EU split grows and rules fray as migrant crisis intensifies

Germany calls for unity as central European states seek their own tough stance

The European Union’s border and asylum policies were in disarray on Monday night, as member states sought their own solutions to a continuing surge in migrants from the Middle East, Africa and south Asia.

On Monday, Hungary lifted a ban on migrants using international trains, amid outrage over last week's death of 71 people in a truck driven by suspected people smugglers, only for Austrian border police to stop migrant-filled trains from Budapest to Germany for several hours.

Austrian police said they wanted to check migrants' papers and send those who had applied for asylum in Hungary back to Budapest. But when the trains finally entered Austria, it seemed the police had abandoned their plan.

Traffic jam

At the same time, at a border crossing on the main Vienna- Budapest motorway, a traffic jam grew to some 30km as Austrian authorities searched vans and trucks for migrants being taken over the frontier illegally.


The move was part of a major crackdown on people smugglers across Hungary, Austria and Germany, but made of a mockery of the “borderless” and “passport-free” travel promised in the EU’s so-called Schengen zone of 26 states.

Hungary's unexpected decision to allow people without EU visas to leave on international trains appeared to be a breach of its obligations under the Schengen agreement, and an admission that a controversial razor-wire fence it has unfurled along its border with Serbia has done nothing to slow the arrival of migrants.

‘Special trains’

The German government denied that “special trains” were bringing migrants from Budapest, and insisted Hungary register all migrants arriving there. Officials in Budapest, meanwhile, asked Berlin to clarify its position on how illegal migrants could travel around the EU.

"Europe as a whole must move. Member states must share responsibility for asylum-seeking refugees," German chancellor Angela Merkel said. "If we don't arrive at a fair distribution then the issue of Schengen will arise – we do not want that."

As Germany prepares to accept some 800,000 asylum- seekers this year, however, Hungary and other central European states have derided proposals to distribute refugees around the bloc on a quota system – opening a rift in the EU over how to handle a crisis that shows no sign of abating.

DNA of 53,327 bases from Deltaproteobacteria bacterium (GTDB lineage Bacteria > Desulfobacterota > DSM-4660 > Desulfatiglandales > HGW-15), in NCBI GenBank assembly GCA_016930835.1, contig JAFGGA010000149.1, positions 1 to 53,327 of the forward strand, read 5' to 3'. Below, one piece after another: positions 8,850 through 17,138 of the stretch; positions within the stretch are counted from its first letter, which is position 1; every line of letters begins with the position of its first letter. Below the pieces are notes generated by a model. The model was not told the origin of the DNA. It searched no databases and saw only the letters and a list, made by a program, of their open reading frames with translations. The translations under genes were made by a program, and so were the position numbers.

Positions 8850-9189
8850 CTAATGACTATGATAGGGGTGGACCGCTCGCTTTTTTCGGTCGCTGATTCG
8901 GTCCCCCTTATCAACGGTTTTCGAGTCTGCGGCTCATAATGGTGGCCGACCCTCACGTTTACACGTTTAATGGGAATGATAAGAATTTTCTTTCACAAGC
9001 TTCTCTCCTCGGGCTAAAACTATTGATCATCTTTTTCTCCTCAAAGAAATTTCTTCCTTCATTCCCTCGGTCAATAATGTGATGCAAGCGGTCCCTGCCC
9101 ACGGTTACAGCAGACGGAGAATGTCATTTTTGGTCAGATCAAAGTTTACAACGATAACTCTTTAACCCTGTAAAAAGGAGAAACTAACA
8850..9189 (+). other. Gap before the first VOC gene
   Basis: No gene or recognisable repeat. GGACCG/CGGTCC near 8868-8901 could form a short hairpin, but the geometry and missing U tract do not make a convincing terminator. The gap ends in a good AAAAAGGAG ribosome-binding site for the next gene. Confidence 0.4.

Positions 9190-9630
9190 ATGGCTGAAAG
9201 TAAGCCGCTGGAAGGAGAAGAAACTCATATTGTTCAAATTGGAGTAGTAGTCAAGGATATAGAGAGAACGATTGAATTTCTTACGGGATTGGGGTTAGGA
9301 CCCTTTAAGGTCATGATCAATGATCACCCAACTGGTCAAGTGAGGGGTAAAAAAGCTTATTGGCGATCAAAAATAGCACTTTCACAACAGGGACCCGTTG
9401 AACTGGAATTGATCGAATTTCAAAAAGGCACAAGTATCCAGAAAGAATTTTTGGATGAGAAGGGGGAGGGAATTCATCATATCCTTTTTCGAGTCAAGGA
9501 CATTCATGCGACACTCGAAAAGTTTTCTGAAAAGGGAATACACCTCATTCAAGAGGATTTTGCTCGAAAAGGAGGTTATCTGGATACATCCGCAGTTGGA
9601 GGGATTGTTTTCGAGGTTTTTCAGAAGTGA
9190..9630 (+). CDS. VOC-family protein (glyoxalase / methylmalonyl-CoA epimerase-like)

Hungary's foreign ministry summoned France's envoy to Budapest, after Paris's foreign minister Laurent Fabius said eastern European states and Hungary in particular were showing a "scandalous" attitude towards asylum-seekers.

“They are extremely harsh. Hungary is part of Europe, which has values, and we do not respect those value by putting up fences,” Mr Fabius said.

“Hungary is not respecting Europe’s common values so the European authorities need to have a serious discussion, even a stern discussion, with its officials.”

Ahead of an emergency meeting of EU justice and interior ministers to discuss migration that is due to take place in a fortnight, Hungary and its central European neighbours look set to forge their own, tough position this week.

"We strongly reject any quotas," Slovak prime minister Robert Fico said on Monday, as he and Czech premier Bohuslav Sobotka invited their Hungarian and Polish counterparts to meet on Friday in Prague.


“If a mechanism for automatic redistribution of migrants is adopted, then we will wake up one day and have 100,000 people from the Arab world and that is a problem I would not like


to have,” Mr Fico said.

“We are prepared to do what is needed and what is within our possibilities, for people who really need help [and] separate them from economic migrants,” he added.

As well as opposing quotas, central European leaders have suggested Muslim refugees could spread Islamic extremism and terror in the region, and expressed a preference for Christian over Muslim refugees, while also insisting that they need to prepare for a possible influx of people fleeing Ukraine’s conflict.

"Some people suppose that the migration wave is a short- term phenomenon and it will stop. In my opinion, it will grow stronger," Czech president Milos Zeman said.

"Of course I would want the EU to strengthen its borders, but I don't see any real action . . . Therefore I believe the Czech Republic should take care of its borders alone and expel illegal immigrants . . . including with use of the army."

Daniel McLaughlin

Daniel McLaughlin

Daniel McLaughlin is a contributor to The Irish Times from central and eastern Europe